Pennytown Ponds, Alfreton

This morning brought anger; flashes of rage surging through me as I tried to find a hastily scribbled address in an unfamiliar town. I drove up and down and back again before losing my temper entirely when I finally parked up and no one answered the phone in the office to give me clearer directions. When you’re expecting someone at nine a.m and they don’t turn up, after telling you it’s a difficult place to find, common sense tells you they’re going to ring. I drove home without finding it, muttering profanities about the ineptitude of perfect strangers. 

We had already made plans for this afternoon but my temper told me I didn’t want to go. Yet I knew it would be foolish to stay in and let my mood simmer. I begrudgingly turned the oven on to make some pasties to take for dinner. I filled pots with blueberries, strawberries and grapes, loaded the bag with makeshift boats and spare clothes and grabbed the pond nets from their dusty corner of the living room. 

My temper still raged as I hurtled down the dual carriageway. It surged as someone took a moment too long to enter the roundabout ahead of me. It bubbled as I allowed someone in front of me and they failed to thank me. Meeting a friend, I tried to squash the sheer fury nestled in the pit of my stomach. We followed the boys to the pond, their enthusiasm unadulterated as they began to dip their nets into the water in a bid to catch some ‘tiddlers’. And catch they did. The glass jar was filled with murky water and tiny fish after tiny fish was added (and knocked over, and refilled a few times). The boys built a dam to stop their boats from crashing down the waterfall to the water below, collecting sticks and branches with quiet solemnity in order to finish the job at hand before the fun could begin.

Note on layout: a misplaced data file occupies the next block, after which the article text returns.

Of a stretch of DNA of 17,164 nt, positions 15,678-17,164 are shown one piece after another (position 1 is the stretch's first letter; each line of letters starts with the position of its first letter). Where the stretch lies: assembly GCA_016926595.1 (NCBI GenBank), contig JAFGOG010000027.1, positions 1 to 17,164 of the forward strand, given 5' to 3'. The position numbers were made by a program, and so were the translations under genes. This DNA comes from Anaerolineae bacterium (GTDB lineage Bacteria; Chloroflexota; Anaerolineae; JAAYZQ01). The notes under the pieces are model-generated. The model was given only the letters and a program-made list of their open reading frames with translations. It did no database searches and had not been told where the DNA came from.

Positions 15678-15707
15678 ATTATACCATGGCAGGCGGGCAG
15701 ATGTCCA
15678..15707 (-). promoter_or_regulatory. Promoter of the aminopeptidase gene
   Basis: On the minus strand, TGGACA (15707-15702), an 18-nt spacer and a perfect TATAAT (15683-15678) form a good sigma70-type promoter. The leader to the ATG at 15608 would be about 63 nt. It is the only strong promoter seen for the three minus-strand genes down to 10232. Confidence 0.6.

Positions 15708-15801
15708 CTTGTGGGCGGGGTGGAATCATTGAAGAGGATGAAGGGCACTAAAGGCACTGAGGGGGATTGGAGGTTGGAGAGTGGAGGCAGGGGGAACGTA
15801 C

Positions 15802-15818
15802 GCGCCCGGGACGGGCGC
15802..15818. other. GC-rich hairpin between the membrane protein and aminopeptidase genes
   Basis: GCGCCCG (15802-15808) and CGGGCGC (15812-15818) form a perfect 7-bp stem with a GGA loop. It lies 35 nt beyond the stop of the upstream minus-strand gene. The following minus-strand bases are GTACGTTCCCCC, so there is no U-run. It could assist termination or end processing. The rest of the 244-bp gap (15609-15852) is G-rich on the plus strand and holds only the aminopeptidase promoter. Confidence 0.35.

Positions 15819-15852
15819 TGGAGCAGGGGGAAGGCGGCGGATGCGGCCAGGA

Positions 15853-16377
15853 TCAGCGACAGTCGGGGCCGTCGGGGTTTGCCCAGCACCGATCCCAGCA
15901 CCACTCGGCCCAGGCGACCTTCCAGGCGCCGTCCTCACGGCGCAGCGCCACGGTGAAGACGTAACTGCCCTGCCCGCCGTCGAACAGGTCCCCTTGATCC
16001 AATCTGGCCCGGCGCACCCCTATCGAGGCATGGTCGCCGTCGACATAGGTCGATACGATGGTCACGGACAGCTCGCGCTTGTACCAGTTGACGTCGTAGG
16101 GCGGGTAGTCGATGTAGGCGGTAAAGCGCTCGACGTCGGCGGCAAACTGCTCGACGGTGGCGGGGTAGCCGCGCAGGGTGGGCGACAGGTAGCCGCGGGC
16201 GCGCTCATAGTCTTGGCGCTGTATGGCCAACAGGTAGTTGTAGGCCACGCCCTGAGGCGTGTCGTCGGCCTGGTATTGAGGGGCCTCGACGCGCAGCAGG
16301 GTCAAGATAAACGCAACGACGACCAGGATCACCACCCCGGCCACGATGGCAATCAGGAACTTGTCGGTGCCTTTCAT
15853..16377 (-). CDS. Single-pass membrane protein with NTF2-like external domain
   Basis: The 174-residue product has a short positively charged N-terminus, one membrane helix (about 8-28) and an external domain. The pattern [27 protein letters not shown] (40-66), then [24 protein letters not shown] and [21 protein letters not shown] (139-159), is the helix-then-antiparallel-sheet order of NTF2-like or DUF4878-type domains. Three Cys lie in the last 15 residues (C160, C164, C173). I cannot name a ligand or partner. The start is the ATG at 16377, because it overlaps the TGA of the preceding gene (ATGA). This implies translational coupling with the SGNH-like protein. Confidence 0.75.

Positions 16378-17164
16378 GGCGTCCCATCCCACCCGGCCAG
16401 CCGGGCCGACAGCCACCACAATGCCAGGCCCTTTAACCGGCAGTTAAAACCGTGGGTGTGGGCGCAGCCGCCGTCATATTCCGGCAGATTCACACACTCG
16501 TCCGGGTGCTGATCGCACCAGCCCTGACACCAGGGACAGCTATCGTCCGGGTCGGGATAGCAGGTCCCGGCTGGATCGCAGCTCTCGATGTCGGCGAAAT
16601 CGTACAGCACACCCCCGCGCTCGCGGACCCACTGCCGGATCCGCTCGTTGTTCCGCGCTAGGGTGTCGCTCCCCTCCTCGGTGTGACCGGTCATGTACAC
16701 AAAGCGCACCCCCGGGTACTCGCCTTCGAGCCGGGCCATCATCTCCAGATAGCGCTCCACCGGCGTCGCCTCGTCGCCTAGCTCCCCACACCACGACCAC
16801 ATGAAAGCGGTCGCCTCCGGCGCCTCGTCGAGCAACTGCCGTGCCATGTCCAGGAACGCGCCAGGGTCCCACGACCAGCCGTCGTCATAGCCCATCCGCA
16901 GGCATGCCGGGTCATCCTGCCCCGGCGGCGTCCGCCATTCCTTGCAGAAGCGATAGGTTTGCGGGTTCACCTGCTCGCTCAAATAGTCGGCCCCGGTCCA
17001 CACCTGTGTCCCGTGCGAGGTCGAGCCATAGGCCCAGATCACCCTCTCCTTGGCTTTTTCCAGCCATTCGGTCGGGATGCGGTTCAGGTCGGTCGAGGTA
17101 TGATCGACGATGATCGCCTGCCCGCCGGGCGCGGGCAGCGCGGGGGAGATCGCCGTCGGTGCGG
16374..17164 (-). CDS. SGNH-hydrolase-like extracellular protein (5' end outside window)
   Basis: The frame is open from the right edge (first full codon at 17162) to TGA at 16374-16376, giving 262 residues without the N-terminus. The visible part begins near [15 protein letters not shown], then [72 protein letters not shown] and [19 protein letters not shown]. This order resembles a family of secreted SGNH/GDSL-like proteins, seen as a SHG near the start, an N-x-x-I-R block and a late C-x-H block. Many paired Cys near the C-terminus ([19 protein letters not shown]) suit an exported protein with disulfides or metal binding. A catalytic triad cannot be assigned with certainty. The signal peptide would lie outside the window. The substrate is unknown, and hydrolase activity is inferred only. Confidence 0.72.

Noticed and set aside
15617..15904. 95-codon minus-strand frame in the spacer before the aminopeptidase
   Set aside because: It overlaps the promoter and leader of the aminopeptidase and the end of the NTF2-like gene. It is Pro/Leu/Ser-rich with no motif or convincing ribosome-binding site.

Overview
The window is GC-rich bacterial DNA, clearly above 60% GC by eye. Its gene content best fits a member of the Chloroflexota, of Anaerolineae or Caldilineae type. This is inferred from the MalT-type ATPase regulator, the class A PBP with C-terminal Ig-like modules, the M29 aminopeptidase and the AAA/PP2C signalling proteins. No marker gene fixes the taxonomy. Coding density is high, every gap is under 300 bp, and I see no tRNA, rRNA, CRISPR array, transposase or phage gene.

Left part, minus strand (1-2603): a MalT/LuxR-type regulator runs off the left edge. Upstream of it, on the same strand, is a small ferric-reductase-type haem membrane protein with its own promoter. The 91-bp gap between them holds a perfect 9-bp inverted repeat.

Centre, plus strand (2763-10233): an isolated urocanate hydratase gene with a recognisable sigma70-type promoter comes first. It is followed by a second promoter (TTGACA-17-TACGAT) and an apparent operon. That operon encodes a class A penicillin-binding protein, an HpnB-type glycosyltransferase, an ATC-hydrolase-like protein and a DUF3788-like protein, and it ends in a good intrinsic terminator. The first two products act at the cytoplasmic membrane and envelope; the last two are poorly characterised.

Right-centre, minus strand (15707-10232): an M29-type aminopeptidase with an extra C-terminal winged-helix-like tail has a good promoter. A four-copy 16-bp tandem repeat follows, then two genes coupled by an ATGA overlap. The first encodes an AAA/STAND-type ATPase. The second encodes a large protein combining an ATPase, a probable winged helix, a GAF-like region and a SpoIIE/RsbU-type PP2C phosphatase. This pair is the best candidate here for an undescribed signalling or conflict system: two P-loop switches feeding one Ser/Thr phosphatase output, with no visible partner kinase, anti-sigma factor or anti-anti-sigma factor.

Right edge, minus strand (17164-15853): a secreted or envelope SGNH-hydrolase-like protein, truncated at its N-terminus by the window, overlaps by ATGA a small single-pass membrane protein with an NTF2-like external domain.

They are a joy to watch. The pink juice from an overripe strawberry staining the mouth of a baby. Happy eyes squinting in the sunshine. Little fingers pushing even smaller fish out of the net and into the jar. It’s therapy in its purest form, and my temper seeped slowly away. I sat in the sunshine with black coffee and good friends, and the decision to get out of the house was a good one. 

The boys were late to bed, after a bath to wash away the mud. The welly boots are thudding gently as they tumble in the washing machine. Their jackets are hanging to dry. Their eyes shone telling Daddy about the hammock, the tiddlers, the boat races, the dog that nearly stole their dinner. And I can’t help but thank the world for the people who make life better. 

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